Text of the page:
Saturday night – 08/27/2016

As August wanes summer weather remains firmly in place over Central Massachusetts. This week’s Saturday Night menu features an aversion to heating up the kitchen anymore than necessary and an opportunity to make sure of the bounty of summer produce. Plus we celebrated G’s 8th birthday with cake.

Grilled Chicken Thighs with Romesco
Cucumber and Bean Salad with a citrus dressing

Chocolate Chip Cake with Chocolate Frosting

Notes under the cut

Zucchini Pancakes

[Zucchini Pancakes]In my ongoing quest to find ways to use zucchini I decided to make some zucchini pancakes this past week. My dad used to make something like these during the summer when I was growing up. They were particularly good with a little Romesco.

Zucchini Pancakes
Servings: 4
Prep time: 10 minutes (plus 30 minutes wait)
Total time: 1 hour


  • 2 zucchini, about 1 pound each
  • 1 shallot
  • 1/2 cup all-purpose flour
  • 1/2 tsp. ground sumac
  • 1/2 tsp. ground Aleppo pepper
  • 1 egg
  • kosher salt
  • 2 Tbsp. unsalted butter, divided


  1. Rinse zucchini, halve across the middle and grate on the large holes of a box grater. Sprinkle with kosher salt (maybe a 1/2 tsp.) and place in a strainer set over a bowl. Allow liquid to drain for at least 30 minutes. Transfer drained zucchini to a double layer of paper towels, blot dry and move to a fresh bowl.
  2. While the zucchini rests you can also grate the shallot on the small holes of a box grater and add to the strainer with the zucchini. Then combine the flour and spices in a small bowl and whisk to combine. Finally lightly beat the egg to combine the yolk and white.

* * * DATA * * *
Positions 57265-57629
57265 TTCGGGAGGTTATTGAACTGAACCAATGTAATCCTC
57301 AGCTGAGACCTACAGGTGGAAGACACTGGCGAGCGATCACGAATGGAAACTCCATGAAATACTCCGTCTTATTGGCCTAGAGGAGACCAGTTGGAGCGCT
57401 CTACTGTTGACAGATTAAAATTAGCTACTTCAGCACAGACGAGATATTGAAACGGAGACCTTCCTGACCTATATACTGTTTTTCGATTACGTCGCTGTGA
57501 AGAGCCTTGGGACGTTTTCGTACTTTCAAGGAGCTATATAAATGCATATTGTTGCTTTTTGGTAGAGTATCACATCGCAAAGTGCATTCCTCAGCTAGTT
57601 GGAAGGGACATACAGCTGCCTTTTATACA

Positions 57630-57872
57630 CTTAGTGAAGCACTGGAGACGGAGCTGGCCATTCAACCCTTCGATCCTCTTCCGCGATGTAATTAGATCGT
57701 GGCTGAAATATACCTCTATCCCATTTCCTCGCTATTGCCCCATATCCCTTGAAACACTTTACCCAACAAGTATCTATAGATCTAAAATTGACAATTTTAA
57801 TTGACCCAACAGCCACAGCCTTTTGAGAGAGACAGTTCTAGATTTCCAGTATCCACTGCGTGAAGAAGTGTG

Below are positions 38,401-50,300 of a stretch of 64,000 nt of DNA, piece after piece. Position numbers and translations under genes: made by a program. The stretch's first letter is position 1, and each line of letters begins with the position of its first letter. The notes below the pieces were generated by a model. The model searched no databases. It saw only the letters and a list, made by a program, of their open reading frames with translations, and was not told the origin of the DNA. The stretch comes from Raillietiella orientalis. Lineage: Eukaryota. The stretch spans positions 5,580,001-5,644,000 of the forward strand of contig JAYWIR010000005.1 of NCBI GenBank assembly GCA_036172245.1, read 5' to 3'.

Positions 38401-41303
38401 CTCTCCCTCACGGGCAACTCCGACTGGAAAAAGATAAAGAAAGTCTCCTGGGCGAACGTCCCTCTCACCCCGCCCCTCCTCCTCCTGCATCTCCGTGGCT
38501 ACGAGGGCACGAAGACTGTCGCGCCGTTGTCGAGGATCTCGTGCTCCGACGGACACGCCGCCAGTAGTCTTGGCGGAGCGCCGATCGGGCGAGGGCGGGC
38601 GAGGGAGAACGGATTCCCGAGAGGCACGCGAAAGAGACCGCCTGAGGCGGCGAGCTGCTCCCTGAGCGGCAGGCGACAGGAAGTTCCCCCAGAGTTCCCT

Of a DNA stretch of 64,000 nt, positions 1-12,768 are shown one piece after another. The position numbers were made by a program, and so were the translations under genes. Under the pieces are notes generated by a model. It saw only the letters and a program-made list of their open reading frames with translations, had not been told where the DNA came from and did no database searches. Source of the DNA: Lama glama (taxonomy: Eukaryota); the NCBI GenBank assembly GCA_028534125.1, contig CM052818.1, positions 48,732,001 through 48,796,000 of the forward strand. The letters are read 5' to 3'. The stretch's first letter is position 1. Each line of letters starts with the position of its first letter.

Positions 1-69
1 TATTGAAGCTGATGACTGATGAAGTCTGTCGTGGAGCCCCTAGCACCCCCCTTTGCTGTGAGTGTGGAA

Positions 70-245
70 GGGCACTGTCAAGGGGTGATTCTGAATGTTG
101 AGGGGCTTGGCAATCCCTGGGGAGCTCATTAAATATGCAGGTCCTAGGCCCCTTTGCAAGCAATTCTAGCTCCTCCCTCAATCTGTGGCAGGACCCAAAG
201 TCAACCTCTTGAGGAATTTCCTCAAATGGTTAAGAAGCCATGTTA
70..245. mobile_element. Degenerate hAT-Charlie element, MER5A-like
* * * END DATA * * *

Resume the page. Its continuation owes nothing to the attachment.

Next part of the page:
3. When ready to continue mix the zucchini/shallot with the flour/spices and egg until it comes together as a batter. There’s still plenty of liquid in the zucchini to supplant the egg.
  4. Heat 1 tablespoon of butter in a non-stick skillet over medium heat until it no longer bubbles. Add 4 pancakes to the skillet (I used a disher), flattening each so they are about 3″ in diameter. Cook for 2-3 minutes on the first side, flip and cook for 2-3 minutes on the second side. Both sides should end up golden brown.
  5. Transfer pancakes to a platter and sprinkle with a bit more salt. Repeat the pancake cooking process with the remaining butter and batter. Serve warm.

These could also make a tasty appetizer. Just make smaller pancakes, say 1 1/2″ diameter, and top them with a dollop of sour cream plus some finely chopped chive or caviar.

Saturday night – 08/13/2016

How do you plan a summer menu when you don’t know whether you’ll have access to the grill? First, you always have access to the grill if you are willing to ignore the water falling from the sky. Second, you can always use an indoor cooking method if water is your nemesis.

Grilled Pork Kebabs with Romesco
Sauteed Corn with Leeks (and Bacon!)
Zucchini Pancakes

Notes under the cut

Basic Polenta (or Grits)

Cooked coarse-ground corn meal, whether you call it polenta or grits, is tasty stuff. It is can be served just after cooking or allowed gel into a flavorful brick that can be grilled, pan seared or deep fried. It is infinitely alterable just be swapping out an ingredient or two.

Polenta does require supervision and a fair bit of stirring. The results are worth the effort.

Basic Polenta
Servings: 4-6